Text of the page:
One of the most common complaints for new residents of Japan is how complex dealing with garbage can be here. And it is, I have to admit. The rules for separating are detailed and sometimes confusing, and a lot of new residents just kind of give up. Don’t! You, too, can figure out this system and become a good resident, just like (most of) your neighbors.
Japan is a fairly large country with relatively little usable land. Most of the space is taken up by steep mountains that allow little room for landfills. As a result, Japan burns the largest part of its refuse. In the past, all of it was burned together, including plastic, but this actually resulted in horrific pollution (dioxin, anyone?). Now, different types of non-recyclable materials are incinerated in different ways, resulting in much better control of pollution.
However, the incineration methods require tight control of what goes in, and it costs money to do it at point-of-collection or -incineration, so the burden is placed on the individual to take care of their garbage sorting. Not fun, but there you have it.
In addition, garbage collection schedules differ for each category, and you can only put out garbage at specific times and places that differ for each category. Schedules are fixed by neighborhood/building and are distributed by the relevant authorities. Your apartment building or neighborhood association will pass these out whenever they come.
If you need another language version, check your municipality website for more information.
Why Should You?
These rules are not only good social responsibility, they are strictly enforced. If you don’t follow local sorting rules, your garbage will not be accepted by the collection agency. If a local area has a pattern of non-conforming garbage, the collection agency might fine your neighborhood, or even stop collection altogether. This is, of course, a huge problem for your neighborhood, so it’s common for areas to require members of the neighborhood association to check every single bag of garbage before actual collection to prevent problems like that.
Garbage can usually be put out the evening before collection, and members of the association will go out that evening and check each bag (my neighborhood also does it the morning before collection, to catch late-comers). If they notice any clear violations, they open that bag and sort it by hand. That’s right, your neighbors will have to go through your garbage and fix it if you mess up your sorting. However, if they know (or strongly suspect) it’s your garbage, they might even bring it to your door and make you fix it. This is not fun for anyone! So, how can you be a good neighbor and avoid this?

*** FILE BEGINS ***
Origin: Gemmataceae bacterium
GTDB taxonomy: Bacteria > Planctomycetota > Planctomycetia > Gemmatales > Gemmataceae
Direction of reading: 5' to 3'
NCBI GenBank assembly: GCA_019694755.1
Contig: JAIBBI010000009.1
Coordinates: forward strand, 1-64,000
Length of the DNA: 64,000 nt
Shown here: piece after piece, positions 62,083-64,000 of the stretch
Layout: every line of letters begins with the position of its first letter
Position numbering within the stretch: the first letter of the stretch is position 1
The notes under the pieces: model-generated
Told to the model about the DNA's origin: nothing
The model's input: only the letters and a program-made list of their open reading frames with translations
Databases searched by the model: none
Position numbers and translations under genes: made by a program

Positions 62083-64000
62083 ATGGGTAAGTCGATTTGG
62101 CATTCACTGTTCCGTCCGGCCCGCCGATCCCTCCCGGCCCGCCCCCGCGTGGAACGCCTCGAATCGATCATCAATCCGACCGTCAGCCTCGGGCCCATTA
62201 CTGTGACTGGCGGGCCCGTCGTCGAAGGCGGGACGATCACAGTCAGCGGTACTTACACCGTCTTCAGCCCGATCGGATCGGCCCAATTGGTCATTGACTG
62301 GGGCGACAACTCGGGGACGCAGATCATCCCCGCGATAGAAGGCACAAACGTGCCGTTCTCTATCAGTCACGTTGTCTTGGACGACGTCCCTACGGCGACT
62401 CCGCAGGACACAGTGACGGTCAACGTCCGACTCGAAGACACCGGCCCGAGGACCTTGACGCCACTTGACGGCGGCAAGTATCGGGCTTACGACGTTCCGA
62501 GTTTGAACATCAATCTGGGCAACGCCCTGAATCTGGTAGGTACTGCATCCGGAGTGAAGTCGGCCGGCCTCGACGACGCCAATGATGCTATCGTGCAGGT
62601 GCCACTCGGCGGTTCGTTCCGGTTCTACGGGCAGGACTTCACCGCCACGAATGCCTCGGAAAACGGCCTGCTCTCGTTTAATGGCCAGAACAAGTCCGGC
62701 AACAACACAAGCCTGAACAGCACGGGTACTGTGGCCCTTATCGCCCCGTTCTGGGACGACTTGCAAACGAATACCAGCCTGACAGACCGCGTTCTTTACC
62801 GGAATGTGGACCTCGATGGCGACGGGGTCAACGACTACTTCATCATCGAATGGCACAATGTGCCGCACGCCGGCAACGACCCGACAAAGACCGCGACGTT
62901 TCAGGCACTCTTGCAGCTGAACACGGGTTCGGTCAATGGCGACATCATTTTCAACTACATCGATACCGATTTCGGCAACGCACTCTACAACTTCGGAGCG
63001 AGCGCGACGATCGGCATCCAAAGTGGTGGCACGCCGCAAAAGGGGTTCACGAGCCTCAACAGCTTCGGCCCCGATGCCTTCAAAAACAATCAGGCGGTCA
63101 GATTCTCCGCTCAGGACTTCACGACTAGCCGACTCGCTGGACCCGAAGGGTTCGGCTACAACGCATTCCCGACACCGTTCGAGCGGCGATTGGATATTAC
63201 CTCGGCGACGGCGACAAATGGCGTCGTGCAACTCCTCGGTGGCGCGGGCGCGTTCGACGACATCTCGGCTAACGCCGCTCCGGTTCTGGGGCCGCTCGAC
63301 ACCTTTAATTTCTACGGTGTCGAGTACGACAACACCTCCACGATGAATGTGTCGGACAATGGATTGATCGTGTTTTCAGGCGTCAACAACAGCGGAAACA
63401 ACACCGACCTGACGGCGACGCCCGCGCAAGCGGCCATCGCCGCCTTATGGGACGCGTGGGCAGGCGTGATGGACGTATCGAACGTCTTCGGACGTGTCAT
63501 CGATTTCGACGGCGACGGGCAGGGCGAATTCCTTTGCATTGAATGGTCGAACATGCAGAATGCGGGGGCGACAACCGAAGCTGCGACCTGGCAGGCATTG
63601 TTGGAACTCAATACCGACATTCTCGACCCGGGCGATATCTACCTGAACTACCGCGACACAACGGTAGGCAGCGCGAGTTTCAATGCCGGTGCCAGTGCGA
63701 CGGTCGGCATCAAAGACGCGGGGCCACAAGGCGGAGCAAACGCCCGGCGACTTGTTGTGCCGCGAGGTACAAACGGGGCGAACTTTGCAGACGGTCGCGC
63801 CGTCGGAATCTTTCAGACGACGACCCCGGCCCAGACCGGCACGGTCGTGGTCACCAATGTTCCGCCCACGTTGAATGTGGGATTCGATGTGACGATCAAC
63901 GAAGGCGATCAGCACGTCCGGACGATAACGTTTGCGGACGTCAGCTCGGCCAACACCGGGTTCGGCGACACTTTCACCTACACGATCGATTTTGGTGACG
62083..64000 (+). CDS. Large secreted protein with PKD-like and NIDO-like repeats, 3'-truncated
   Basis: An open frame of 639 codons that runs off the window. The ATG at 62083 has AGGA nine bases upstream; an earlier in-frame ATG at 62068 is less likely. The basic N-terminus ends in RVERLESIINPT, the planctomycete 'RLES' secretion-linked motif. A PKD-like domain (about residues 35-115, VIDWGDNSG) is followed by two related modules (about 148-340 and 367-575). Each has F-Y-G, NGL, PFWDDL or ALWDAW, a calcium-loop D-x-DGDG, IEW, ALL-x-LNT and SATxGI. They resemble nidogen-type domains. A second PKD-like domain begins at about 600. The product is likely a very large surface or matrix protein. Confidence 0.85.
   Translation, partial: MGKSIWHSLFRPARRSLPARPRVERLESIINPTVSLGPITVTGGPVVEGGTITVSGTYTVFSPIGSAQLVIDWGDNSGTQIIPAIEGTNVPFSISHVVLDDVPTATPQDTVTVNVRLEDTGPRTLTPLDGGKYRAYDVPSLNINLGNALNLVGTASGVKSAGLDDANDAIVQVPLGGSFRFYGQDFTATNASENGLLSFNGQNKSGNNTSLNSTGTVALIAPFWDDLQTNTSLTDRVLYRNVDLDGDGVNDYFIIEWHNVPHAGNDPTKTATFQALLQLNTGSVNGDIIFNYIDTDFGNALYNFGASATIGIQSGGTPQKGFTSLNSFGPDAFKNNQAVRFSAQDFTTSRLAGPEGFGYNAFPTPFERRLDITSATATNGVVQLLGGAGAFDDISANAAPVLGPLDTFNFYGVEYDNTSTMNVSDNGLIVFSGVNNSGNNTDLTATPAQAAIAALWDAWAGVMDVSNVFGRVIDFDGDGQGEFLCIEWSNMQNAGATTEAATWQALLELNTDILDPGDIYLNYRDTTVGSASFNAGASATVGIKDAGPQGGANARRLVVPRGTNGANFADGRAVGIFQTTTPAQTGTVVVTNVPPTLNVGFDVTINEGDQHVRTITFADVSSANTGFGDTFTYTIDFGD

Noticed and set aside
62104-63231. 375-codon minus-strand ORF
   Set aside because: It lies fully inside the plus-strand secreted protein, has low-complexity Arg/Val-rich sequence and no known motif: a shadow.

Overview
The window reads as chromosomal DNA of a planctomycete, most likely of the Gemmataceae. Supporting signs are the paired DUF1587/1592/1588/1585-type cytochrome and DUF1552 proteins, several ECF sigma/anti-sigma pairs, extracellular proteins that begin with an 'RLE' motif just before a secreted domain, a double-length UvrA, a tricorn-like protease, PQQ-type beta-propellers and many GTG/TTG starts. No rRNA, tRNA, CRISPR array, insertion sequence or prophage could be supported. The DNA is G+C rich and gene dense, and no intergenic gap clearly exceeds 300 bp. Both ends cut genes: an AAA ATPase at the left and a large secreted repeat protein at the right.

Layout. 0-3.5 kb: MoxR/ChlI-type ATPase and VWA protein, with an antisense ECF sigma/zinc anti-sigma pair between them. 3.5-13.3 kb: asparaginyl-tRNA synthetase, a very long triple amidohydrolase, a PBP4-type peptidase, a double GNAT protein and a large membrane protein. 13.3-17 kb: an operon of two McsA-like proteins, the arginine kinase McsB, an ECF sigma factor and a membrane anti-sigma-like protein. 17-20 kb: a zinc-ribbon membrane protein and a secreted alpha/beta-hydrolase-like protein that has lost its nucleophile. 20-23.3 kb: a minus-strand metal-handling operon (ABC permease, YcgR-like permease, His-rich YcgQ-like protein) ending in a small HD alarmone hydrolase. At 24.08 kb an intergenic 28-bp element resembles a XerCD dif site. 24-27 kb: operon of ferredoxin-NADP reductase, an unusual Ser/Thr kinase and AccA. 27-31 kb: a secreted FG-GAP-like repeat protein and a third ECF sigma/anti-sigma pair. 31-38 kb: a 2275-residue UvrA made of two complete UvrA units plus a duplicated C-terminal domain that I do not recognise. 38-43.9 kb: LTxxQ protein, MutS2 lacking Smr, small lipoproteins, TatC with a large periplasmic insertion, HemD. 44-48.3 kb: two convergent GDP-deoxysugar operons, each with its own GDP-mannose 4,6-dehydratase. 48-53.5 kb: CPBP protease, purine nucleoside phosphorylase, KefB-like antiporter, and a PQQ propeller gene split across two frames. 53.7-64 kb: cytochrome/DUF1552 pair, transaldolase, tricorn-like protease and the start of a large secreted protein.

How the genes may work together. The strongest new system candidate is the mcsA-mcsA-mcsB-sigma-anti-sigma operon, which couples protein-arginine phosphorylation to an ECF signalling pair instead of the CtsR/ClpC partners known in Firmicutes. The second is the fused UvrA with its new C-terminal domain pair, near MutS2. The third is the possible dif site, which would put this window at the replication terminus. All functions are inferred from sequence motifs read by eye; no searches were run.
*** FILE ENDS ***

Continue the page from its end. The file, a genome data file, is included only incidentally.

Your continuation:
Sort it Out!
Do it right! Find out the rules, and follow them the best you can. These rules, as mentioned, can differ slightly at the municipal or neighborhood level, but here’s the general outline.
Garbage is divided into three major categories: Burnable (food waste, wastepaper, small bits of wood, etc.), Non-burnable (plastic wrapping/packaging) and Other (which is further divided into tiny classifications). Every category will require a special bag (usually different colors and materials) that you will have to buy in your local area—bags are labeled with an area of validity, and cannot be used outside of that area. Again, all of the details in your rules will differ for your own city, so check your city website. Most major areas (Tokyo, Osaka, Fukuoka, etc.) should have multi-language versions of their garbage rules on their websites. Check and follow them!
That being said, here are some generalities.
Burnable garbage tends to mostly be food-related, non-recyclable materials: toothpicks, disposable chopsticks, paper plates, etc. This also includes food waste, as well as “thick paper” packaging (non-corrugated cardboard). Newspaper is usually recycled, but if it gets dirty put it in here.
In some areas, like mine, this also confusingly includes some plastics that are heavily contaminated with food waste. If your plastic wrap is clean, it goes in non-burnable. If it has lots of oil or stuff on it, it goes in burnables.
Non-burnable PlasticThis includes plastic packaging from purchases, including shopping bags, plastic cup lids and such. The confusing point here is that in many municipalities, this means that a plastic cup lid will go here, but the cup itself will NOT be in this bag. It will be in Other Plastic. Utensils themselves are not packaging, so they go in Other, as well.
This is the big, complicated group, with lots of separate categories. It includes recyclables like PET bottles and drink cans; non-packaging plastic items like spoons, hangars, toys, etc.; small home electronics; corrugated cardboard, etc. Each subcategory will have its own special bags and will be collected on different days. Often, recyclables can also be taken to private collection points so you can worry less about the bags and scheduling, but that will require you to track down the proper place so be ready to ask around or do some looking online.